Investigation of short-term inhibition of GS restricting N assimilation without causing N deficiency in tea plant helps to understand the metabolism of tea qualitative compounds. N fertilizer application in tea plantation usually occurs in the soil not the leaf surface; and most of the N is supplied in the form of ammonium (urea hydrolysis) which is assimilated in tea roots [31,32,33,34]. Thus, the specific GS inhibitor-MSX was applied through the nutrient solution first to inhibit the assimilation of N in roots and then the resulting affects in tea leaves. This methodology was also adopted in previous studies reported in model plant Arabidopsis, where MSX was also applied through the nutrient solution not on the leaf surface to inhibit N assimilation [22]. Application of MSX to tea roots had a stronger effect on root GS than leaf GS (Fig. 1) also indicated that tea roots assimilated most of the N.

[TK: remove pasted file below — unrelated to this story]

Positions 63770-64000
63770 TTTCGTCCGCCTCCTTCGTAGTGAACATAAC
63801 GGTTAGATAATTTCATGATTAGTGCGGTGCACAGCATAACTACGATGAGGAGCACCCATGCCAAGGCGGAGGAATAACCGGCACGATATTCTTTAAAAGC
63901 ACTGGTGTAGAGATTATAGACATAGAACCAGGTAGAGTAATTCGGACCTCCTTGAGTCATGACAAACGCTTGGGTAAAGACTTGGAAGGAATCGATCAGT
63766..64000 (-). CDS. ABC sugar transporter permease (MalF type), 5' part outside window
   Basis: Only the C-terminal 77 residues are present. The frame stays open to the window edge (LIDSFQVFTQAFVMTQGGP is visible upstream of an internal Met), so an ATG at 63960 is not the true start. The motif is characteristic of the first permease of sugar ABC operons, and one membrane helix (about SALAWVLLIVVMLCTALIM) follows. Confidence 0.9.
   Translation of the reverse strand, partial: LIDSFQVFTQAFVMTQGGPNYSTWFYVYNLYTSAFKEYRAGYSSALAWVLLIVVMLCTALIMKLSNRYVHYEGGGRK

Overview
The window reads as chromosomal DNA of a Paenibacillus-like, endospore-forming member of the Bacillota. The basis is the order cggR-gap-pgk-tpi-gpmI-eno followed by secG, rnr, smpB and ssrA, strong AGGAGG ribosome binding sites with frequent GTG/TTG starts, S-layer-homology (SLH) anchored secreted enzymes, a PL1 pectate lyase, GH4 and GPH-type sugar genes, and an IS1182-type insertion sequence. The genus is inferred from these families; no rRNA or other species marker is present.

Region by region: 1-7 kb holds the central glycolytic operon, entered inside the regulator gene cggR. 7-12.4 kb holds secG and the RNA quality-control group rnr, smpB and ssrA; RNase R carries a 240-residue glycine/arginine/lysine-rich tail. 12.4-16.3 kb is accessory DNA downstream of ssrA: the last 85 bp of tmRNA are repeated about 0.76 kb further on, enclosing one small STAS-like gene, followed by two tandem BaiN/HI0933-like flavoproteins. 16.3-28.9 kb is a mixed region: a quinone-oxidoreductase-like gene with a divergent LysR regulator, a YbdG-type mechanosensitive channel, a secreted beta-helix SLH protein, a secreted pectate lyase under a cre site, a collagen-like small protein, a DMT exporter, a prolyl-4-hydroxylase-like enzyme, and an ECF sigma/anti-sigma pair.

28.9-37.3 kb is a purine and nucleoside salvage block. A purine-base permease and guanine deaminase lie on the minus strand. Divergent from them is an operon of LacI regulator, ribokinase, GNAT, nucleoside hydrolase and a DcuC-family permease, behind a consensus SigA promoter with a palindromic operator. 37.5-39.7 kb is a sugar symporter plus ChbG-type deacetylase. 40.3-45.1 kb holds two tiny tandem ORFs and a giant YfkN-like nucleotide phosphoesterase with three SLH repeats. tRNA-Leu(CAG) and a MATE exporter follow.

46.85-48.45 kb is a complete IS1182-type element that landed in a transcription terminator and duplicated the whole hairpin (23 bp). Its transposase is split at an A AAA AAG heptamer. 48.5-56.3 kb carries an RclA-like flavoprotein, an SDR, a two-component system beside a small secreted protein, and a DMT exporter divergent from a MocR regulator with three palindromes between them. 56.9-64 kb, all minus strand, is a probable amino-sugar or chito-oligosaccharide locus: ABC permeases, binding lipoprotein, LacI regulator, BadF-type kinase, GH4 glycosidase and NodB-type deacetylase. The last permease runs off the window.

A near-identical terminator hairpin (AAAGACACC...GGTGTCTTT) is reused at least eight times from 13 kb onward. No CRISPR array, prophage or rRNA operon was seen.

Changes in amino acid levels between MSX-treated and control plants were different from those reported in previous long-term N treatment experiments [14, 30], especially for theanine, whose level decreased after the inhibition of GS activity (Table 2). Besides, Liu et al. [35] reported the transcript profiles of genes related to theanine biosynthesis and hydrolysis among different tea plant tissues and cultivars without any treatment, whose findings and insights were totally different from what we do in this study. Both GDH and GS can function in ammonium assimilation [36]. Analysis of GDH gene expression (Fig. 5) and free ammonium content (Fig. 6) suggested that GS inhibition enhanced the transcription of GDH in tea plant roots which could maintain ammonium assimilation and the biosynthesis of theanine in tea roots, and reduced the reutilization function of GS in tea leaves for the increased accumulation of free ammonium (Fig. 6). This also explained the reason why glutamine level was not directly affected in tea roots but in leaves (Table 1, Fig. 4). Tea plant is an ammonium preferring plant species [14, 15, 31,32,33,34]. There is a balance of free ammonium content in higher plants [37, 38]. Both the theanine hydrolysis and the first step of catechins biosynthesis catalyzed by phenylalanine ammonia-lyase in addition to photorespiration can generate ammonium [18, 35]. Ammonium and glutamate are direct products of theanine hydrolysis [35]. The released ammonia is re-assimilated by GS-GOGAT pathway and ammonia might accumulate as a result of GS activity inhibition [37]. Another possible explanation of the increment in ammonium and theanine contents of tea leaves (Fig. 6, Table 2) might be that the hydrolysis of theanine was reduced if hydrolysis is controlled by feedback of products. On the other hand, content of phenylalanine in MSX treated tea leaves also increased (Table 1) while contents of some catechins decreased (Table 4) compared to CK, indicating that generation of ammonium from phenylpropanoid metabolism was also reduced to maintain a relative balance of ammonium as for the reutilization of ammonium by GS was inhibited in tea leaves.